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Harriot, Thomas (1560–02 July 1621), scientist, linguist, and author of the first English book on North America, was born in Oxford (city or county), England; his parentage is unknown. As an undergraduate he entered St. Mary’s Hall (attached to Oriel College, Oxford) in 1576, matriculated in the University of Oxford in 1557, and graduated B.A. in 1580. He never married....

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Morris, Edward Joy (16 July 1815–31 December 1881), legislator, author, and diplomat, was born in Philadelphia, Pennsylvania, of unknown ancestry. He attended the University of Pennsylvania and graduated from Harvard College in 1836. He studied law and was admitted to the Philadelphia bar in 1842, while serving in the Pennsylvania assembly, 1841–1843. Morris served one term as a Whig in Congress, 1843–1845. When his bid for reelection failed, he resumed his law practice. In 1847 he married Elizabeth Gatliff Ella of Philadelphia, with whom he had two daughters....

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Sandys, George (02 March 1578–04 March 1644), writer and official of colonial Virginia, was born at Bishopthorp near York, England, the son of Edwin Sandys, the archbishop of York, and his second wife, Cicely Wil(s)ford. Sandys entered Oxford University as a gentleman-commoner at the age of eleven in 1589, then at eighteen went to the Middle Temple, London. He remained at the Inns of Court only a year or two. Before the age of twenty-one, he married Elizabeth Norton of Ripon. The exact date of the family-arranged marriage is unknown, but it had ended, although it was never formally dissolved, by 1606. The couple had no children....

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Stefansson, Vilhjalmur (03 November 1879–26 August 1962), Arctic explorer, writer, and lecturer, was born in Arnes, Manitoba, Canada, the son of Johann Stefansson and Ingibjorg Johannesdottir, Icelanders who had arrived in Canada in 1877. In 1881 the family moved to North Dakota, where Vilhjalmur attended school and eventually the University of North Dakota, the University of Iowa (B.A. 1903), and Harvard, where he entered the divinity school before transferring to anthropology. In 1906 he left school without graduating to join the Anglo-American Polar Expedition as ethnologist. After failing to rendezvous with other expedition members, who had been shipwrecked, Stefansson wintered among the Eskimos of Tuktoyyaktut, adapting to the Eskimo way of life and learning their language....

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Vilhjalmur Stefansson, c. 1939–1941. Photograph by Louis Fabian Bachrach. Courtesy of the Library of Congress (LC-USZ62-116932).

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Stephens, John Lloyd (28 November 1805–13 October 1852), writer and archaeologist, was born in Shrewsbury, New Jersey, the son of Benjamin Stephens, a merchant, and Clemence Lloyd Stephens. When Stephens was thirteen months old, the family moved to New York City. He began his education in public school at age six and in 1815 entered the Classical School. He entered Columbia College at age thirteen, the year his mother died. After his graduation in 1822, Stephens studied law with Daniel Lord in New York and at ...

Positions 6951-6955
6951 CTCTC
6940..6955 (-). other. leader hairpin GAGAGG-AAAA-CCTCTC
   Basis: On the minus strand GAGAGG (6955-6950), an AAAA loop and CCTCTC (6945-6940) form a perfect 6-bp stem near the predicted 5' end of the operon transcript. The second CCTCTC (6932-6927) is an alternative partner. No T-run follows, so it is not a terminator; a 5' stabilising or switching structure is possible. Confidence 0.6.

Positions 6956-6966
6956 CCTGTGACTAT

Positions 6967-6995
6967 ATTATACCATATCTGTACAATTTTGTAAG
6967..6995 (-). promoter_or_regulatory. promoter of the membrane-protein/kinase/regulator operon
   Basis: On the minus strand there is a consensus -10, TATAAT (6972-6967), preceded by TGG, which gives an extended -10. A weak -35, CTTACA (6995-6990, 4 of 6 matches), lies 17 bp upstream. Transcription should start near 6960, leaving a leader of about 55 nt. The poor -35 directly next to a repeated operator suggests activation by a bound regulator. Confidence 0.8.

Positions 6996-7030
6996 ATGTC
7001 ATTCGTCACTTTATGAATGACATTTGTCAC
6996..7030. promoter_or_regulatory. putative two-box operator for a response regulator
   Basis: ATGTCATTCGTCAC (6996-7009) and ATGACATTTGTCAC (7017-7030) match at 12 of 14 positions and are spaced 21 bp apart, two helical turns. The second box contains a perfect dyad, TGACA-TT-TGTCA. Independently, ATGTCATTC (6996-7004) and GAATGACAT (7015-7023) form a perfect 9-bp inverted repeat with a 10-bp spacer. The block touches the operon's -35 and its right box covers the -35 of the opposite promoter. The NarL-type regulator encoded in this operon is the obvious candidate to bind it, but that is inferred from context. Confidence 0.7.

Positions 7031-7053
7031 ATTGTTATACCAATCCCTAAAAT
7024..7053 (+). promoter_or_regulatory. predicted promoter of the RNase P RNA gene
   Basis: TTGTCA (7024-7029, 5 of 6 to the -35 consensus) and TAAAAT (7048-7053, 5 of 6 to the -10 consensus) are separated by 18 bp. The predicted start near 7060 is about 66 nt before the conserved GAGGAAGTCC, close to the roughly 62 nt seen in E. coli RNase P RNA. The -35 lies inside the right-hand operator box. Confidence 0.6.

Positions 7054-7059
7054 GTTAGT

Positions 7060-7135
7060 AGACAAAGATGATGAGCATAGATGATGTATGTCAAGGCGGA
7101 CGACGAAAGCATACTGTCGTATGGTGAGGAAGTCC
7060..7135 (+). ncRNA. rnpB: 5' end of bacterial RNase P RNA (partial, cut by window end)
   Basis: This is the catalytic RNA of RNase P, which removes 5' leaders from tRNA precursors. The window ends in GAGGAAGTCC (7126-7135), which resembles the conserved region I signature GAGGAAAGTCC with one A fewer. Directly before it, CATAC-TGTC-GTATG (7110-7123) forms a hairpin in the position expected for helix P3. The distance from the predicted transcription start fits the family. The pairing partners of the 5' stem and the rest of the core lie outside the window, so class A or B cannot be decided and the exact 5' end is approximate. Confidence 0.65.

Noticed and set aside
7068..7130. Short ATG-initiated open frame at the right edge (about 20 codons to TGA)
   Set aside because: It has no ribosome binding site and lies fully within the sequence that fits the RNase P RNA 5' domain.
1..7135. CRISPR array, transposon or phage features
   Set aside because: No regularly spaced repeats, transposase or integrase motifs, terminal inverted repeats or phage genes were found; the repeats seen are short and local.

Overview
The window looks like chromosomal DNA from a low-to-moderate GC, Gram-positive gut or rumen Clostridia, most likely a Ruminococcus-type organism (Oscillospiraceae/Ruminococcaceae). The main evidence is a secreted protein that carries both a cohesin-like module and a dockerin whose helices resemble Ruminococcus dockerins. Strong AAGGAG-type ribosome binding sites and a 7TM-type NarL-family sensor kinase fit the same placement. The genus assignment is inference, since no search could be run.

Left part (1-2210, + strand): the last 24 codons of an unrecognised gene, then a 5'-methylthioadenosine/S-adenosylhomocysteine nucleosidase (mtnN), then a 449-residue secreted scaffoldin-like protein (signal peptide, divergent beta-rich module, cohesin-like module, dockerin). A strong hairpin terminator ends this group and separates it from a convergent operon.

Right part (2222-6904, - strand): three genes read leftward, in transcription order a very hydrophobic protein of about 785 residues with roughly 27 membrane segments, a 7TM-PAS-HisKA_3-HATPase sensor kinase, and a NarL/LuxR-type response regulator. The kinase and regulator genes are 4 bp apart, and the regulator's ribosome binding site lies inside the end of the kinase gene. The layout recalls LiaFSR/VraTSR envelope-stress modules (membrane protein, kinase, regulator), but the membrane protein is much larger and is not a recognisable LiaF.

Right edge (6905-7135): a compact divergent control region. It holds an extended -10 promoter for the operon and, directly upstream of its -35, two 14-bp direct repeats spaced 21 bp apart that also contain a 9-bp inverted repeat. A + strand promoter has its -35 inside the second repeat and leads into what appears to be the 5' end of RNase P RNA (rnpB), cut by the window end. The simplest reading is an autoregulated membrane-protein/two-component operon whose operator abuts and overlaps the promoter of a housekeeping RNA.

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Stoddard, Charles Warren (07 August 1843–23 April 1909), author and educator, was born in Rochester, New York, the son of Samuel Burr Stoddard and Harriet Abigail Freeman. Samuel Stoddard failed in 1851 as a paper manufacturer in Rochester, whereupon he relocated as an importer-exporter and a merchandise broker in San Francisco and called for his wife and family to join him three years later. Charles Stoddard reluctantly returned to school near Rochester in 1857, but two years later he was happily back in San Francisco, where he worked in a bookstore, attended the theater, and published some poetry in the ...

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Bayard Taylor. Courtesy of the Library of Congress (LC-USZ62-92338).

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Taylor, Bayard (11 January 1825–19 December 1878), writer, was born in Kennett Square, Chester County, Pennsylvania, the son of Joseph Taylor and Rebecca Way, farmers. He was raised in an orderly Quaker household of quiet discipline, but, being a prodigious reader and student, he felt constrained by the provincial farming life of Chester County. His studies of languages and literature at Bolmar’s and Unionville academies only intensified his restlessness, and while still a high-school student Taylor published his first poem in 1841 with the ...

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Warner, Charles Dudley (12 September 1829–20 October 1900), author and editor, was born in Plainfield, Massachusetts, the son of Justus Warner and Sylvia Hitchcock, farmers. In 1837, three years after her husband died, Sylvia Warner took her two sons to a guardian in Charlemont, Massachusetts, and, in 1841, on to her brother in Cazenovia, New York. Warner attended classes at the Oneida Conference Seminary in Cazenovia, enrolled at Hamilton College, and graduated in 1851 with a B.A. While still a student he published articles in the ...